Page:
Welcome to St. Olave’s

If you are new to our church, or are simply exploring our parish’s website, I’d love to get to know you. You can call 416-769-5686 or email me to make an appointment during the week or simply chat with me after a service on a Sunday morning.

Coming to a church for the first time can be difficult. It’s always hard to walk into a room of people we don’t know, doing things we may not understand. But I can assure you – all of us here at St. Olave’s are just regular people, and all of us were new once too! There is always a learning curve when we start something new, and church is no different. But just come, relax, enjoy, and you will soon feel like a “regular.” If there is anything we can do to make your transition into St. Olave’s easier, just ask.

St. Olave’s is a Christian community that wants to spread the good news of Jesus Christ in our community. We have a vibrant children’s ministry, an excellent education program, and we strive to make our services beautiful and meaningful.

We are Anglicans who use the 1962 Canadian Book of Common Prayer for our worship. This book stands in the Anglican tradition of liturgy going right back to the earliest days of the Reformation in England. We find the heritage, language, structure, calendar and overall rhythm of the BCP (as its commonly called) to be timelessly beautiful and edifying. As the preface of the BCP puts it, we think our liturgy helps us become more truly what we already are: “the People of God, that New Creation in Christ which finds its joy in adoration of the Creator and Redeemer of all.” We hope you will feel the same way about our services and traditions.

If God is nudging you to find community and to explore your faith, St. Olave’s might be the right place for you. We hope you will find yourself here!


Robert Mitchell, Rector


For Sunday services schedule click here.
For directions, parking and accessibility info, click here.


St. Olave’s supports the Anglican Church of Canada’s Mission Statement:

“As a partner in the worldwide Anglican Communion and in the Universal Church, we proclaim and celebrate the Gospel of Jesus Christ in Worship and action.

“We value our heritage of biblical faith, reason, liturgy, tradition, bishops and synods, and the rich variety of our life in the community.

“We acknowledge that God is calling us to greater diversity of membership, wider participation in ministry and leadership, better stewardship in God’s creation and a stronger resolve in challenging attitudes and structures that cause injustice.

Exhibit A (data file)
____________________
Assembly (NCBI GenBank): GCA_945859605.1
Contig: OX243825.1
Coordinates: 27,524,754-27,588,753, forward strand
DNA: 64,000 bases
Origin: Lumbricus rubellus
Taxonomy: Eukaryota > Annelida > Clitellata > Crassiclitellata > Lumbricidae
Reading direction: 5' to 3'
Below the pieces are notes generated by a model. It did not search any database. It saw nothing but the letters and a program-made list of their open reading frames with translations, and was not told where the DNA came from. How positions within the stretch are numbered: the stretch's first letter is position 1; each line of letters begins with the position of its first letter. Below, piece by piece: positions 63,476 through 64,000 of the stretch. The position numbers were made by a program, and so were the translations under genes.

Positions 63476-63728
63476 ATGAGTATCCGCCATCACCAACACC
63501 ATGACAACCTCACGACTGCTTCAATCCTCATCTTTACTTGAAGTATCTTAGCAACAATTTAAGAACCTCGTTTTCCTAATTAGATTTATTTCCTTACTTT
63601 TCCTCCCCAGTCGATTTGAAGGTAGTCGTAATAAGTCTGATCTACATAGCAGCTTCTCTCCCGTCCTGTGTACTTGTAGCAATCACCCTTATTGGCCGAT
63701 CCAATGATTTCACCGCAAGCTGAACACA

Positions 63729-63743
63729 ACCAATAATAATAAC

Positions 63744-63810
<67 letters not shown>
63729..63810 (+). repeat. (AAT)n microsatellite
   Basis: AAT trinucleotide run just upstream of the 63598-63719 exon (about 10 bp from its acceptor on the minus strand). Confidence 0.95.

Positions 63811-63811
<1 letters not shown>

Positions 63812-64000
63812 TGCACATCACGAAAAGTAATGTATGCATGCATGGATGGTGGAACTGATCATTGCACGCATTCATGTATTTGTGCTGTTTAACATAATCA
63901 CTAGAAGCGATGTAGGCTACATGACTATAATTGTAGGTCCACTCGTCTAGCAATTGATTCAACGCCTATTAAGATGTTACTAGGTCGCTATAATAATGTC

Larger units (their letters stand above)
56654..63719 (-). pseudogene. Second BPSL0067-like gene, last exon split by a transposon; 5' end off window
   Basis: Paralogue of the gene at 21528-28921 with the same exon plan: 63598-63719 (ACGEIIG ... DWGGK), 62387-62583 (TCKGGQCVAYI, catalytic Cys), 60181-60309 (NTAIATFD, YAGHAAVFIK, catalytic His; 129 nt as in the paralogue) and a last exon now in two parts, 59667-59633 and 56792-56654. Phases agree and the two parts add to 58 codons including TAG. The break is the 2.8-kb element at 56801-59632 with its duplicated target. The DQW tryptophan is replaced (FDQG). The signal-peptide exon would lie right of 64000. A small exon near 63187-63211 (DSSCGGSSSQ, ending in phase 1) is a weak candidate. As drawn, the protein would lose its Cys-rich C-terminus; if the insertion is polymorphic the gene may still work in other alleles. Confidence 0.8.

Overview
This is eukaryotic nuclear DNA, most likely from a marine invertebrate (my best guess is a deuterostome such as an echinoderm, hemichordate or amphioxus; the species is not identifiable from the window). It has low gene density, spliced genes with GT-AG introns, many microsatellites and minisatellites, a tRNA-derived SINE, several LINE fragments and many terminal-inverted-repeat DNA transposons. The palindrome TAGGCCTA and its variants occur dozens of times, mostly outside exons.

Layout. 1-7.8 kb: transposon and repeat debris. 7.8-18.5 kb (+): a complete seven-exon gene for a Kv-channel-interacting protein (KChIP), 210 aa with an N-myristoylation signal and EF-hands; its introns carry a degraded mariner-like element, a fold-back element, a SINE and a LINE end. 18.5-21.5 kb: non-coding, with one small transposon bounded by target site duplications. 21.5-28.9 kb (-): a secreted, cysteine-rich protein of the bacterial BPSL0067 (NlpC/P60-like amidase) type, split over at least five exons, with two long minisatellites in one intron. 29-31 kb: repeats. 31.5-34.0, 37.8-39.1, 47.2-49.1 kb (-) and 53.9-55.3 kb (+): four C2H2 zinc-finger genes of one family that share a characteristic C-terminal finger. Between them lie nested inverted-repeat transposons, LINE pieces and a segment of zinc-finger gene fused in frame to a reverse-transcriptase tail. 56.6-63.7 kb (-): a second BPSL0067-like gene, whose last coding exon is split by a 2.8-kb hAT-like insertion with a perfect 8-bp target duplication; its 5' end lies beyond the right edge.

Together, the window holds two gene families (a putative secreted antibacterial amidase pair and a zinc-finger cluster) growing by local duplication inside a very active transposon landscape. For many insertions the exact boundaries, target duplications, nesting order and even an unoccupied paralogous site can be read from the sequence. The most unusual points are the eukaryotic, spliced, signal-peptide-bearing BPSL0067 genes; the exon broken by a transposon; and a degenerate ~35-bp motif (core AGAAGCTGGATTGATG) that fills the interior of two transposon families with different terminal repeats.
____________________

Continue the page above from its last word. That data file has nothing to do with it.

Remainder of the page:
“Guided by the Holy Spirit, we commit ourselves to respond to this all in love and service and so more fully live the life of Christ.” 


What is the Book of Common Prayer?

The Book of Common Prayer (BCP) is a small book that contains the scripture readings and words for all the services throughout the year. When you come to St. Olave’s or any Anglican Church, you will notice that common prayer (or praying together) is an important part of how Anglicans worship together. The rich tradition of set prayers from the BCP forms the backbone of our services at St Olave’s. It was first compiled in England in 1549 but was revised several times up until 1662. In Canada, the BCP was last revised in 1962. While many Anglican Churches have since adopted the newer Book of Alternative Services (BAS) for many of their services, St. Olave’s is among a small group of parishes in Canada that continues to exclusively use the BCP, which has been called the “priceless possession of the Anglican Church.” Saying the same liturgical words that have been said over the centuries is, for many, part of the comforting ritual and tradition of our services. 

To learn more about the Book of Common Prayer, visit the resource page of the Prayer Book Society of Canada’s website. 

“If you’re in a parish that uses the prayer book very naturally—where people know what page you’re on, or rather, don’t need to look at the page anymore—you can experience it as a natural, flowing, perfectly harmonious way of worshipping,” says Dr. Jesse Billett, Trinity College, University of Toronto. Excerpted from “The Book of Common Prayer in Worship Today”, published by the Anglican Church of Canada.